Now, of course, the man in the street would not welcome creative destruction. It presages uncertainty, unemployment, loss of income, and loss of dignity. Trade unions loath it as a threat to their membership. Communities dread it as socially ruinous. Governments take umbrage when loss-making factories close down. They find it difficult to imagine something creative in all this.
The book reports a vast quantity of empirical research, most of it recent, which shows how creative destruction works in practice. It shows, for example, that new businesses create a large proportion of new jobs. Many of these businesses and jobs then disappear. But the more intense this Darwinian process, the faster the economy grows.
For Aghion and his colleagues, the “creative destruction” paradigm explains how this happens. Export markets reward the most innovative, while imports and foreign direct investment bring new ideas and the competition that spurs the best firms to keep improving. Vibrant financial markets provide the capital that successful new firms need to thrive and expand. Fighting climate change calls for a green technological revolution. Much inequality should be accepted or even celebrated as the price of incentivising innovation.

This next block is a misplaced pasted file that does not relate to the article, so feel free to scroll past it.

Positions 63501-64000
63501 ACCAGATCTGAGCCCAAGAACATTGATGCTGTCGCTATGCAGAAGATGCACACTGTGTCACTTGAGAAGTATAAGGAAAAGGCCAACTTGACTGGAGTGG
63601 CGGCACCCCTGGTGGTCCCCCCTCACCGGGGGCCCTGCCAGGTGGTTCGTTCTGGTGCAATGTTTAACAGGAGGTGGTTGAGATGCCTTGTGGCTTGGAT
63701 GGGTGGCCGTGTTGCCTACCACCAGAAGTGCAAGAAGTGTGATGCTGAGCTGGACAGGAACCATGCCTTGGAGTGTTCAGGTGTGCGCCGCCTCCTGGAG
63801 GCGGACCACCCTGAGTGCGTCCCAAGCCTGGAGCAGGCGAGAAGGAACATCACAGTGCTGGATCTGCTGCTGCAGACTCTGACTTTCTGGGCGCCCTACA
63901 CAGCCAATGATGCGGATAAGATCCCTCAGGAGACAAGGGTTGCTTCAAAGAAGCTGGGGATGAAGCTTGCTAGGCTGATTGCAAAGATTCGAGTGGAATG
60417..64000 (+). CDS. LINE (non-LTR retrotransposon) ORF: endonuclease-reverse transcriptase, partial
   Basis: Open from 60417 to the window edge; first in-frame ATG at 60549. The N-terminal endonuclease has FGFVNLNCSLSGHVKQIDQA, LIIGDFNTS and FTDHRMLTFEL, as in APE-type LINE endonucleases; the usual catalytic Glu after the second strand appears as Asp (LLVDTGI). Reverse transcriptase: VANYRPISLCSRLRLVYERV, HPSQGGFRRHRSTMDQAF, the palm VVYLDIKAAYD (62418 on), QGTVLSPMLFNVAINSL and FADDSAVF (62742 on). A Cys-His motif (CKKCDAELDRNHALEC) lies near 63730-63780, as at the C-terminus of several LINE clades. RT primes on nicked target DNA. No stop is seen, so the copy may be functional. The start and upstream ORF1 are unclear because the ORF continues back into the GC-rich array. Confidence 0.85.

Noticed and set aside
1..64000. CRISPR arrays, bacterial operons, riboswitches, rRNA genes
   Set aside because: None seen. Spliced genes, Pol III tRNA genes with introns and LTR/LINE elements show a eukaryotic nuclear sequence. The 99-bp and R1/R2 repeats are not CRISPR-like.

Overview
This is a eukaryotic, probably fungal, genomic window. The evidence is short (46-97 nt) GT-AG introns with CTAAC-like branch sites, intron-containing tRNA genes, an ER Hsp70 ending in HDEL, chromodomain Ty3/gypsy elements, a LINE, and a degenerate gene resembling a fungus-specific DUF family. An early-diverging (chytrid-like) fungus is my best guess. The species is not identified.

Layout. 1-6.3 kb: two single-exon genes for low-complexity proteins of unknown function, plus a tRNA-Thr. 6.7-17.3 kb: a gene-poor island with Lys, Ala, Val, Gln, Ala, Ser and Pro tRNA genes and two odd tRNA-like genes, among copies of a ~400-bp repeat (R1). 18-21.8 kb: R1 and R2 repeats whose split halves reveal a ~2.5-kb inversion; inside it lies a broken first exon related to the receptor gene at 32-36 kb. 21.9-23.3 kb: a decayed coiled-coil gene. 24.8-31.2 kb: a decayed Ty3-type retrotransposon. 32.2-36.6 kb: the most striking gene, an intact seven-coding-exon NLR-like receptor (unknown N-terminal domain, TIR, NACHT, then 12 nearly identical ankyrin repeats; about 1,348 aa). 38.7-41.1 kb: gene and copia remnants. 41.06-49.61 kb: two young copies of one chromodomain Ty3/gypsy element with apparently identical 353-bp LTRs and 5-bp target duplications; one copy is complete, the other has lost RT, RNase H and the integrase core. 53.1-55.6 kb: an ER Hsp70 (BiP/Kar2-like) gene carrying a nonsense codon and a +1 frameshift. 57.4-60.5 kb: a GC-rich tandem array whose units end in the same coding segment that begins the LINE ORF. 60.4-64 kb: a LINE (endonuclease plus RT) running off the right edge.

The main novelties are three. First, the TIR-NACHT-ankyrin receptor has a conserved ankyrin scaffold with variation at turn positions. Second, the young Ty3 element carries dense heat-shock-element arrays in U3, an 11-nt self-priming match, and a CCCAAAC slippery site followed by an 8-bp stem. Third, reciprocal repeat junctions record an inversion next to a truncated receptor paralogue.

Governments which adopt the creative destruction paradigm as part of their policy-mix should protect patents and avoid excessive taxation, insure the losers from the destructive part of creative destruction, accompany flexible labour markets with “active” labour market policies to help people find new jobs, and support basic research. And they need to avoid being co-opted by yesterday’s innovators trying to entrench their position, easier in a democracy.
One of the main things that struck me in this book was the authors’ discussion of an “enigma” involving the relationship between competition and innovation. Those investing in innovation must earn rents (excess profits) as an incentive for that investment. Yet the purpose of creative destruction is to have new competitors, at some point, take those rents away.